The Taliban killed his father and uncle when he was a child; less than a decade later, he returned home to police his stretch of the border with Pakistan on behalf of the new Hamid Karzai government. Over the last several years, even as large swaths of southern Afghanistan were battered by Taliban assaults, Kandahar province receded from the headlines, becoming an increasingly secure and prosperous outpost.
Raziq is said to have established close relationships with fellow Achakzai tribesmen across the border as part of his effort to combat the insurgent threat.
He leveraged his massive earnings licit and otherwise into a patronage system, through which he expanded his base beyond immediate kinship networks. District-level government and police positions were engulfed in his growing sphere of influence, and he maintained good relationships with key powerbrokers, including the Karzai family. Raziq married friendly co-optation with a reputation for mercilessness toward those who crossed him.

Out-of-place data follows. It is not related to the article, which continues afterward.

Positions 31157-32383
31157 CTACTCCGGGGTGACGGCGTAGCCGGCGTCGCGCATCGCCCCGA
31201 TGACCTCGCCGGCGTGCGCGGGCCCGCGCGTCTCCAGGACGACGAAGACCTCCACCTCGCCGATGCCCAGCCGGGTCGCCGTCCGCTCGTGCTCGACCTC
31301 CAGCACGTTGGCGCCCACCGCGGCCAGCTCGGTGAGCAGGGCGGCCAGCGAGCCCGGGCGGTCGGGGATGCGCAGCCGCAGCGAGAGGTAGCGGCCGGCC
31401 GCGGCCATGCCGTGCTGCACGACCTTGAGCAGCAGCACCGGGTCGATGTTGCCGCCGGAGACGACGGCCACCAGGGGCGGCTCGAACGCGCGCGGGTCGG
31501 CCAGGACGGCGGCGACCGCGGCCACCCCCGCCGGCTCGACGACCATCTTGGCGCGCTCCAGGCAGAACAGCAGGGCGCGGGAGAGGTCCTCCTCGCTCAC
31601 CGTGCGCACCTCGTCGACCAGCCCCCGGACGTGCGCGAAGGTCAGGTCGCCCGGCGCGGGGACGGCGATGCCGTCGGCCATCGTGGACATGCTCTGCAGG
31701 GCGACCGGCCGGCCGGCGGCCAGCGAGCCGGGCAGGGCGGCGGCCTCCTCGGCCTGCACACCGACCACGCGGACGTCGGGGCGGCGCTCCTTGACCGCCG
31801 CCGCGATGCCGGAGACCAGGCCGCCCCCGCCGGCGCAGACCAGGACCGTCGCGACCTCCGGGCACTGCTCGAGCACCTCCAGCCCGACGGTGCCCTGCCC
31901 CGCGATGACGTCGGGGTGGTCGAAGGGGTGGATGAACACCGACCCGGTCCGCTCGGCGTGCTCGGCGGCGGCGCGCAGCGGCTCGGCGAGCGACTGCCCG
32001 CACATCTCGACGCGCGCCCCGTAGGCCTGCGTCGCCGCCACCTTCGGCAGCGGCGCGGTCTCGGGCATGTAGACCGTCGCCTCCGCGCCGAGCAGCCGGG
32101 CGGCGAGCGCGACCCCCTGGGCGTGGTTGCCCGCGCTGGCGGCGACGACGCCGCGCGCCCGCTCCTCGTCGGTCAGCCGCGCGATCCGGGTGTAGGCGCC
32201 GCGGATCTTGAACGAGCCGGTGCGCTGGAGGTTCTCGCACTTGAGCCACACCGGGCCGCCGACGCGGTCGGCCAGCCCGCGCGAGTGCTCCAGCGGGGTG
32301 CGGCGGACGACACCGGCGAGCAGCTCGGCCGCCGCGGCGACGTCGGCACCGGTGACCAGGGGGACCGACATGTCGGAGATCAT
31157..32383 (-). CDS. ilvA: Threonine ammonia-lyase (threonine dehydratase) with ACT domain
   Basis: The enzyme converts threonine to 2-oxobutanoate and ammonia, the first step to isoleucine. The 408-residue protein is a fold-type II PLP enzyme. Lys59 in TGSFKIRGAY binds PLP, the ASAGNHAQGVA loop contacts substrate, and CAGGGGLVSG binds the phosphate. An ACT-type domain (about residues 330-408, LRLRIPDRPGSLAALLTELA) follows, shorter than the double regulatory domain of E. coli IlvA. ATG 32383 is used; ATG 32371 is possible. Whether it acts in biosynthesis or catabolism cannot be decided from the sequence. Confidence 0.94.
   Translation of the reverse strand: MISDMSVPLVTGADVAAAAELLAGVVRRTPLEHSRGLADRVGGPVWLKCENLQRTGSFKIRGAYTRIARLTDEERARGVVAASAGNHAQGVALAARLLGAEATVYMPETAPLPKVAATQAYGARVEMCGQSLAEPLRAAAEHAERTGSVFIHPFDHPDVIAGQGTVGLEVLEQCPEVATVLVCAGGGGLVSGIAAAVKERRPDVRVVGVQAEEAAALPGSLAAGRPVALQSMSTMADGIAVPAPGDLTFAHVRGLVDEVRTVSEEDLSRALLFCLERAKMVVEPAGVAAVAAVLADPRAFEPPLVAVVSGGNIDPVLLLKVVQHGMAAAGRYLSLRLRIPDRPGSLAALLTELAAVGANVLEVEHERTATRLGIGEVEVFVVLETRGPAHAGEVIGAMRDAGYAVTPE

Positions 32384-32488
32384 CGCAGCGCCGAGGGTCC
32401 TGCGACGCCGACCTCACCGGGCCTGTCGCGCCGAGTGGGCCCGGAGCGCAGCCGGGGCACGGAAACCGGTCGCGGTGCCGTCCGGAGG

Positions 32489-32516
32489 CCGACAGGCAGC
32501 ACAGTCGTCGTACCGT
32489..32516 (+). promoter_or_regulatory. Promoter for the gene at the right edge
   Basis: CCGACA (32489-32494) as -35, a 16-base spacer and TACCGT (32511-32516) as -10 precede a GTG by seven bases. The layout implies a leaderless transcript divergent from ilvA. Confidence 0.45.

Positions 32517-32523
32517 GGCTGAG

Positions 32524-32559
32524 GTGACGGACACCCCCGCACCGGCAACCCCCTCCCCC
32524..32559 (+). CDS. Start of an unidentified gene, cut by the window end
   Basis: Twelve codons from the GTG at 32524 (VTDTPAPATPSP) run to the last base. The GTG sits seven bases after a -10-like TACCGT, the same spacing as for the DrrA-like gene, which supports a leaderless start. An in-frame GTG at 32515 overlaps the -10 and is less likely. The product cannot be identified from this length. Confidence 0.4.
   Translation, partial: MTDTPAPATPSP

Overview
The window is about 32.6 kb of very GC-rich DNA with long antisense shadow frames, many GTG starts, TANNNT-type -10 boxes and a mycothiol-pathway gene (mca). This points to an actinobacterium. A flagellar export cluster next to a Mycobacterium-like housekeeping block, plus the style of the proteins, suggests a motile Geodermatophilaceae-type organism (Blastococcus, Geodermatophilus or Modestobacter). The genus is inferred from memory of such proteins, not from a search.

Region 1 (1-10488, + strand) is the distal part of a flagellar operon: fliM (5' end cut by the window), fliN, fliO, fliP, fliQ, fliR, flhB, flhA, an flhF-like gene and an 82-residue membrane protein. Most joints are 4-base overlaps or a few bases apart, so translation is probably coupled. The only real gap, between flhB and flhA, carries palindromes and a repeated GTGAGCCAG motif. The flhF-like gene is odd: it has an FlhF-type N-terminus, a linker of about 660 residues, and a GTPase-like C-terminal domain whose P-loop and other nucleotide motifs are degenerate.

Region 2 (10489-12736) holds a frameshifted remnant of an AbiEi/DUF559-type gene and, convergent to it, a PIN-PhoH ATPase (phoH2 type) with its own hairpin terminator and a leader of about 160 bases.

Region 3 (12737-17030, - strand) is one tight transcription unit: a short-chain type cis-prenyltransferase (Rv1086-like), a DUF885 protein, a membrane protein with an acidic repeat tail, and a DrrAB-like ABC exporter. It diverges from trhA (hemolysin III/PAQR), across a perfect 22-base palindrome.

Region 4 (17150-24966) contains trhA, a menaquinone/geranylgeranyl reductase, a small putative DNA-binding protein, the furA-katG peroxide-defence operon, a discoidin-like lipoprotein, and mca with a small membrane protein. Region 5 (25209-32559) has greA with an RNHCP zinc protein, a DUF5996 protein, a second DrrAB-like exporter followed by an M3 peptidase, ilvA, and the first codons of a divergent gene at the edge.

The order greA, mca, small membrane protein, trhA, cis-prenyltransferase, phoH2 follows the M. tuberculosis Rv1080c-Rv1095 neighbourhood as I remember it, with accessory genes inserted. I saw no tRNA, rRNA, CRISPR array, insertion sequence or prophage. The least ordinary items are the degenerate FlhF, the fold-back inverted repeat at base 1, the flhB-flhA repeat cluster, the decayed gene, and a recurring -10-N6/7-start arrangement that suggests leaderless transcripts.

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No one can give me those four years back. For those locally employed civilians still in danger in Afghanistan and those facing deportation from the UK because of rejected asylum claims, time is even more of essence. History shows us that changes in policy and formal apologies do not always come quickly. A Modern Engineer — Edinburgh, Midlothian. UEA Inaugural lecture: Alternative performance measures: do managers disclose them to inform us, or to mislead us? Screen music and the question of originality - Miguel Mera — London, Islington.